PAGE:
Kenrokuen - is this the most beautiful landscape garden in Japan?

Posted on October 20, 2018 by Toothpicker There have been 0 comments

Kenroku-en

Kasumiga Pond

 

Kenrokuen is considered one of Japan's three most beautiful landscape gardens alongside Mito's Kairakuen and Okayama's Korakuen. Located in central Kanazawa, the once-private garden covers an area of 11 hectares (almost 25 acres) next to Kanazawa Castle. The original garden named Renchitei is said to have been created by the 5th Maeda lord, Tsunonori Maeda around 1676. The garden was burnt down in 1759, but was restored in 1774, and in 1822 the garden was renamed Kenrokuen. This name can be translated to “garden of six elements”, which refers to the six features mentioned in a classical Chinese poem for a perfect garden: spaciousness, seclusion, artifice, antiquity, flowing water and panoramas. The garden was not opened to the public until 1874, and now it is one of the most popular sightseeing spots in Kanazawa.

 

Kenroku-en

Kenroku-en

Kenroku-en

 

There are two main entrances to the vast garden and it costs 310 yen to get in. It is easy to feel disoriented here because of its size, but if you are not in a hurry, you can easily stroll for a few hours while admiring the nature and landscape here.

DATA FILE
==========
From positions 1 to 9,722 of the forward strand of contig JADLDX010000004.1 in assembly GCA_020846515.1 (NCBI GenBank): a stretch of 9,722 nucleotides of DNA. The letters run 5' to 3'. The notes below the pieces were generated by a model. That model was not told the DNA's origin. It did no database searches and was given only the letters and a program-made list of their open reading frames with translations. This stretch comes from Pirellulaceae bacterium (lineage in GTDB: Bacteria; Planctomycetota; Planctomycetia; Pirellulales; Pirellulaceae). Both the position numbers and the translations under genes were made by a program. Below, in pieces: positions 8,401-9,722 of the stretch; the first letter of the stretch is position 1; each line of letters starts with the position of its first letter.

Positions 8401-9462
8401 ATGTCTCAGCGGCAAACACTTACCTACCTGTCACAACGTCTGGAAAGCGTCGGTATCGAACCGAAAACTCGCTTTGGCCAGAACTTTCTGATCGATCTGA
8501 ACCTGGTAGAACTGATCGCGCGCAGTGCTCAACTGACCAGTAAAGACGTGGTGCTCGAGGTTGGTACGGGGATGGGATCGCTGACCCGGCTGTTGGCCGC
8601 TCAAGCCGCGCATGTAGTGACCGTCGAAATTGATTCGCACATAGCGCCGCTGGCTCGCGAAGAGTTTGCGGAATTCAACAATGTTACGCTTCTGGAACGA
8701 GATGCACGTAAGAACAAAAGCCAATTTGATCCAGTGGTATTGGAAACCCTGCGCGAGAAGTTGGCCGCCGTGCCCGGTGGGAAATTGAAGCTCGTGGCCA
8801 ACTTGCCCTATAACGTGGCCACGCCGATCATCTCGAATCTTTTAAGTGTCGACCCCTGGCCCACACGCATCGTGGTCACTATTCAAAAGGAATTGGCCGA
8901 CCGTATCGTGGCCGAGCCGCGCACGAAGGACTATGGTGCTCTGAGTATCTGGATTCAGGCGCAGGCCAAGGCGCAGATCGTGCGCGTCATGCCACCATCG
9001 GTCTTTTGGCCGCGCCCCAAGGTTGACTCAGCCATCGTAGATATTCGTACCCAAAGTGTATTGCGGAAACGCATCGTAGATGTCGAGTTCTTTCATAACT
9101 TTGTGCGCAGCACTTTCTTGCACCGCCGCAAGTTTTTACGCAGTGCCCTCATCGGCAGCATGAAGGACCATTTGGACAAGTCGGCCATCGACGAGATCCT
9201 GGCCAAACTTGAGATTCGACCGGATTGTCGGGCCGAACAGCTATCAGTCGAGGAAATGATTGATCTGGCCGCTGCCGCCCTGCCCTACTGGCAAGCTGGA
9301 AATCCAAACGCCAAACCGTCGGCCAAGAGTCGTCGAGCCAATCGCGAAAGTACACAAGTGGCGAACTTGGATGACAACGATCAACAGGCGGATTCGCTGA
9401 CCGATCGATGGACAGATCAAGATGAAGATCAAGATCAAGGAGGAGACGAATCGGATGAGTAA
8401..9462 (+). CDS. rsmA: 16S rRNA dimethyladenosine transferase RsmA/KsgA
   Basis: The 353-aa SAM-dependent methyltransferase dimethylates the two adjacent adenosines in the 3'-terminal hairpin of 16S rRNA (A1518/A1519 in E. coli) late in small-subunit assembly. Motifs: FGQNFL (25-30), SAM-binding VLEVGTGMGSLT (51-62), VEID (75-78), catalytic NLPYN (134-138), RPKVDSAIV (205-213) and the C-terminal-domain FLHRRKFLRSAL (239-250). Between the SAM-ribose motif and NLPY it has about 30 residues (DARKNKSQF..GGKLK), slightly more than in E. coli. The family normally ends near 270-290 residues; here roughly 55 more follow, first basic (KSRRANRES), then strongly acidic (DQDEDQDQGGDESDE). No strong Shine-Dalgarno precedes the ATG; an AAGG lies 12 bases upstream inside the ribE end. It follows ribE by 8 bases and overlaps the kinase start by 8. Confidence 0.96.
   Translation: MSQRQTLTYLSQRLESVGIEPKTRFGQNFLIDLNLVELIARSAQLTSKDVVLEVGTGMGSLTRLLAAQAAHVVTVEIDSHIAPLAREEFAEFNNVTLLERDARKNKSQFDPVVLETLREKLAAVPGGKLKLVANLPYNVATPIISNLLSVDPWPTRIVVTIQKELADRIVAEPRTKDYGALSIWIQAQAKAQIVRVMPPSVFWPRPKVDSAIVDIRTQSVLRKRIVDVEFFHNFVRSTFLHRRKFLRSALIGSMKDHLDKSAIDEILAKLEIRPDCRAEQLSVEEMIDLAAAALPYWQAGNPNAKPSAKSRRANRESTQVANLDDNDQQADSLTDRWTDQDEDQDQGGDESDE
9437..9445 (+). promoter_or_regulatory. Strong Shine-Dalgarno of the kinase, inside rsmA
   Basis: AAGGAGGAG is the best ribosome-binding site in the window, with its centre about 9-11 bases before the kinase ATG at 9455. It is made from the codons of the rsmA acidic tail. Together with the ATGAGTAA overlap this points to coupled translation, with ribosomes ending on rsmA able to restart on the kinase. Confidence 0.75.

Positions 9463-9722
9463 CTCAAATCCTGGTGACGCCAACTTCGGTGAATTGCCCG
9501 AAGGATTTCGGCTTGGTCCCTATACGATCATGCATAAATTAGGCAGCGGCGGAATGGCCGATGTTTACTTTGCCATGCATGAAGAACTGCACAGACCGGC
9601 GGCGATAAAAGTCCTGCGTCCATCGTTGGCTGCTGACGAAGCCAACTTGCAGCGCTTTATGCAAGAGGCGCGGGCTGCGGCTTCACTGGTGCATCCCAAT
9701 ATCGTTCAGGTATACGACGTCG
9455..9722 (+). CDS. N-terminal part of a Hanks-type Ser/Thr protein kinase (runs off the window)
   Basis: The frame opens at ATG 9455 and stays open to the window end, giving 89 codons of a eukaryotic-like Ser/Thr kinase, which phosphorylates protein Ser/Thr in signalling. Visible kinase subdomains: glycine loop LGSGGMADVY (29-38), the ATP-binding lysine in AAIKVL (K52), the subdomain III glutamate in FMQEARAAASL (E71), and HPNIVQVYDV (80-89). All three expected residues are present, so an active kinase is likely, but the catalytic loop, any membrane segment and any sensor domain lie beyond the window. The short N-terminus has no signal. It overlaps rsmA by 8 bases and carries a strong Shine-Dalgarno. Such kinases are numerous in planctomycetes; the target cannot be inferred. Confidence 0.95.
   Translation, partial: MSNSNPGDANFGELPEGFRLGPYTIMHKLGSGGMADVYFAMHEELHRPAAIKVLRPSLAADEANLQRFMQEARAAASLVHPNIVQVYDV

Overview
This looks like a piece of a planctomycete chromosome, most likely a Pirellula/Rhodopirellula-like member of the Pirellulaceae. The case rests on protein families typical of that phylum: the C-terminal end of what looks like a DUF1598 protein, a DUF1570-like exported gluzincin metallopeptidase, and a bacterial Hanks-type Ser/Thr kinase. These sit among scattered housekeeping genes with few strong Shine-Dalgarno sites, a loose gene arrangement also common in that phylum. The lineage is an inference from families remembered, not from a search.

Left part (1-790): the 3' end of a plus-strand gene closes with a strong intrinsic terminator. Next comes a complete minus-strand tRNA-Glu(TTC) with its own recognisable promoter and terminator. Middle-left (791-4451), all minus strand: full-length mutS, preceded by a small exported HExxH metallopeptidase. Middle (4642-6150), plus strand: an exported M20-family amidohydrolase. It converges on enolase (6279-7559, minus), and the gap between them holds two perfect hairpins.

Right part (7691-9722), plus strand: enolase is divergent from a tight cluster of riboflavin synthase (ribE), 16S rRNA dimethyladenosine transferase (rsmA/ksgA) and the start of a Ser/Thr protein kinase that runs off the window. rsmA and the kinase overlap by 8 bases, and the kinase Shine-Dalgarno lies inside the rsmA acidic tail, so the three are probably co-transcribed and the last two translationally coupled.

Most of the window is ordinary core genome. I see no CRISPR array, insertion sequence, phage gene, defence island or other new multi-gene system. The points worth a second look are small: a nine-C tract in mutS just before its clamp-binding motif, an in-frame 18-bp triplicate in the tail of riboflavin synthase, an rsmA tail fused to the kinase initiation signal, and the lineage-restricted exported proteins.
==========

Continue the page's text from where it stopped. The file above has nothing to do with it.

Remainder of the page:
There are roughly 8,750 trees, and 183 species of plants at this garden. The garden offers something different for every season, but it is particularly popular in spring because of cherry blossom.

 

Kenroku-en

Kenroku-en

Kenroku-en  Kenroku-en

Kenroku-en

 

Some of the main features at the garden include the artificial Kasumiga-ike Pond; Yugao-tei tea house on the Hisagoike pond which dates from 1774 and the oldest building in the garden; and a bronze statue of a legendary hero, Yamato Takeru was erected in 1880 to commemorate the deaths of 400 soldiers from Ishikawa Prefecture who died helping to suppress a rebellion in Kyushu. 

 

Kenroku-en

Kenroku-en

Kenroku-en

Kenroku-en  Kenroku-en

Kenroku-en

 

There is also stone with a poem inscribed on it by the haiku poet Matsuo Basho who visited Kanazawa in 1689. The poem reads:

bright red burning
bitter sun…
but autumn in the wind

Since I am no expert in traditional Japanese landscape garden, I can't say whether this is the most beautiful landscape garden in Japan or not. However, I was very impressed by the ancient pine trees at this garden, and I think they are definitely some of the most beautiful trees I have ever seen. The tallest one is called “Neagarimatsu”, meaning “a pine tree with its roots going up", is about 15 m in height and it was planted by the 13th lord Nariyasu about 200 years ago. It is an absolutely magnificent and stunning tree (see the third one below).

 

Kenroku-en

Kenroku-en

Kenroku-en

Kenroku-en

Kenroku-en

Kenroku-en

 

Although the garden was quite busy during my visit, but due to its size, it was easy to avoid the crowds and enjoy some tranquil spots. The garden also offers a panoramic view of city, so I guess these are all the elements that make this one of the best landscape gardens in Japan.

 

Kenroku-en

Kenroku-en

Kenroku-en

 

 


This post was posted in Travel, Nature, Anything Japanese, Gardens & parks, Japan and was tagged with nature, gardens, Japan, cherry blossom, trees, Japanese garden, Kanazawa, Kenrokuen Garden

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